December 17, 2011
RIP George Whitman
I’ve just read that George Whitman, the Paris-based American owner of Shakespeare and Co, has died aged 98.
I met George when I was 18 and a recently arrived backpacker in the city in the late 80s. It was 10:30am, he gave me a glass of whiskey and told me about knowing Henry Miller back in the day, and Samuel Beckett – who was still alive. It was my first taste of the expat bohemian life – and I shall always be in his debt for this introduction.
The shop has been run by his daughter, Sylvia, for some years and still reflects George’s generous and bohemian spirit. If you are in Paris, be sure to call in.
Thanks for the moment, GW! Shine on above the Seine.
From Ireland, Sue Healy is Literary Manager at the Finborough Theatre, London, a full-time Lecturer in Creative Writing at the University of Lincoln. Her book on theatre literary management is published by Routledge, December 2022.
Sue is an award-winning writer for stage, TV, and prose writer.
Her current project, a 6x60minute TV series, is under option. She is under commission with Lone Wolf Media, producers behind PBS’ “Mercy Street”, to co-write the pilot and treatment for a six-part TV series.
Her most recent stage-play, Imaginationship (2018), enjoyed a sold out, extended run at the Finborough and later showed at the Stephen Joseph Theatre in Scarborough. Her previous stage productions include Cow (Etcetera Theatre, 2017) and Brazen (King’s Head Theatre, 2016), funded by Arts Council England. Sue’s short plays have been performed at the Criterion (Criterion New Writing Showcase), Arcola (The Miniaturists) and Hackney Attic (Fizzy Sherbet Shorts).
Her radio work includes nine plays broadcast on BBC Radio 4 (Opening Lines winner), WLRfm and KCLR96fm.
Sue has won The Molly Keane Award, HISSAC Prize, Escalator Award, Meridian Prize and has been published in nine literary journals and anthologies including: The Moth, Flight, Tainted Innocence, New Writer, Duality, HISSAC, New European Writers. She has been writer-in-residence on Inis Oírr, Aran Islands, and at the Heinrich Boll Cottage on Achill Island. She has also benefitted from annual artist residencies at the Tyrone Guthrie Centre, and at Ginestrelle, Assisi in Italy.
An academic with a PhD in modern theatre history, specifically the Royal Court Theatre, Sue has presented her research internationally. She spent eleven years in Budapest, editing Hungary A.M. She has a PhD in modern theatre history (Royal Court Theatre) and is a UEA Creative Writing MA alumnus.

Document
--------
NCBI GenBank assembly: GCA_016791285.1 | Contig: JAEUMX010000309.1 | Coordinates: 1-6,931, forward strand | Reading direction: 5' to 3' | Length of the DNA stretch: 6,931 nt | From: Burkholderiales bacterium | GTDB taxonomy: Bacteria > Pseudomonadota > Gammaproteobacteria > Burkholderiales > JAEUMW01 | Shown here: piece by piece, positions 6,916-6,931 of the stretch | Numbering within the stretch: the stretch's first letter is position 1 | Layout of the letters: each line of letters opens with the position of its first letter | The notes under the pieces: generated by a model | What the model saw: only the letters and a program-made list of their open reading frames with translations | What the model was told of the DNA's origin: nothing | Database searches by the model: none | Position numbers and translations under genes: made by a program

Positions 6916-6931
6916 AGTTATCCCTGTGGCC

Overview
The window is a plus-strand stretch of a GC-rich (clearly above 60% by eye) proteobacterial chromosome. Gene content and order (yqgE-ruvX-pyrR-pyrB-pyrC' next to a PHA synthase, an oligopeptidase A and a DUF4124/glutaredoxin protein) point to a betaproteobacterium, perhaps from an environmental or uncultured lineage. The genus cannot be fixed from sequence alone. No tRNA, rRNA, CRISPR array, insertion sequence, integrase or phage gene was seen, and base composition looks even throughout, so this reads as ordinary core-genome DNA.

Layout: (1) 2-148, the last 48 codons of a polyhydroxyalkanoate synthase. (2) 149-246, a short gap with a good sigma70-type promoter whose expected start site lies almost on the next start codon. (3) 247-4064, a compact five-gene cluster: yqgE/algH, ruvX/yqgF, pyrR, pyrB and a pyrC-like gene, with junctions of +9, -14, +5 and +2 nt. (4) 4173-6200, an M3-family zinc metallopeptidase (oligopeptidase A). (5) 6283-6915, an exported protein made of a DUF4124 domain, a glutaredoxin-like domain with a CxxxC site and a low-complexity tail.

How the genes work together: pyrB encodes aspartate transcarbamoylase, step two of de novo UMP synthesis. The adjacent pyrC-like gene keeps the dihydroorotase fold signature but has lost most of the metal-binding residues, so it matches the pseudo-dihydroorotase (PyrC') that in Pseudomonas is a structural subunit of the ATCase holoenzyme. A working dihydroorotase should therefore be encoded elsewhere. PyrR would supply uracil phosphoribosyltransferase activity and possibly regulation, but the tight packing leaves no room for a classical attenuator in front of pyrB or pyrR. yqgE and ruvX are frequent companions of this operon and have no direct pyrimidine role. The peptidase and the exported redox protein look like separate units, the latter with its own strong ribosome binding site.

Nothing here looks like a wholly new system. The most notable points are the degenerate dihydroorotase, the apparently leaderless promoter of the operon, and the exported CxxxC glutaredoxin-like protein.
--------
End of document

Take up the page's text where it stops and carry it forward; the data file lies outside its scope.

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December 17th, 2011 at 20:49
What a wonderful experience you had, Sue. Thanks for sharing!
December 17th, 2011 at 22:40
Sometimes chance meetings leave indelible marks on our souls. Cherish the memory, Sue, and may his spirit continue to guide the shop.
December 18th, 2011 at 01:25
Sounds like a great experience and a fond memory. Those impressions that last a lifetime
December 20th, 2011 at 23:59
Hi Sue, I love all of your advice. I know you already have loads of followers but I’ve nominated you for the Versatile Blogger/Liebster award. You can choose whether or not to pass it on, I just wanted to share some love! 🙂
December 21st, 2011 at 13:25
Thanks, Holly, that’s very kind of you. I tend not to go in for those ‘pass it on’ type awards – but I really appreciate the gesture and it was lovely of your to nominate me. I’m glad you find the advice useful.
January 28th, 2012 at 15:36
I had the opportunity last spring to visit Shakespeare & Co. and my only regret is that I could not stay longer. Seven days in London was NOT enough.
Thanks for following my Sisters who pick the rose, blog. I am at a loss with my next chapter – I really thought (at my age) I would be ready to write for ME – gotta get over the chasm between fiction and truth. I say this to explain my tardiness in posting ch. 5.
Anyway, thanks for the reminder of the Bard & Co and George Whitman –
January 28th, 2012 at 15:41
NOT LONDON – Paris – 7 days – not enough. My first time out of the States and everything runs together in memory – bad sign for a writer. Apologies to Whitman, the Bard and you.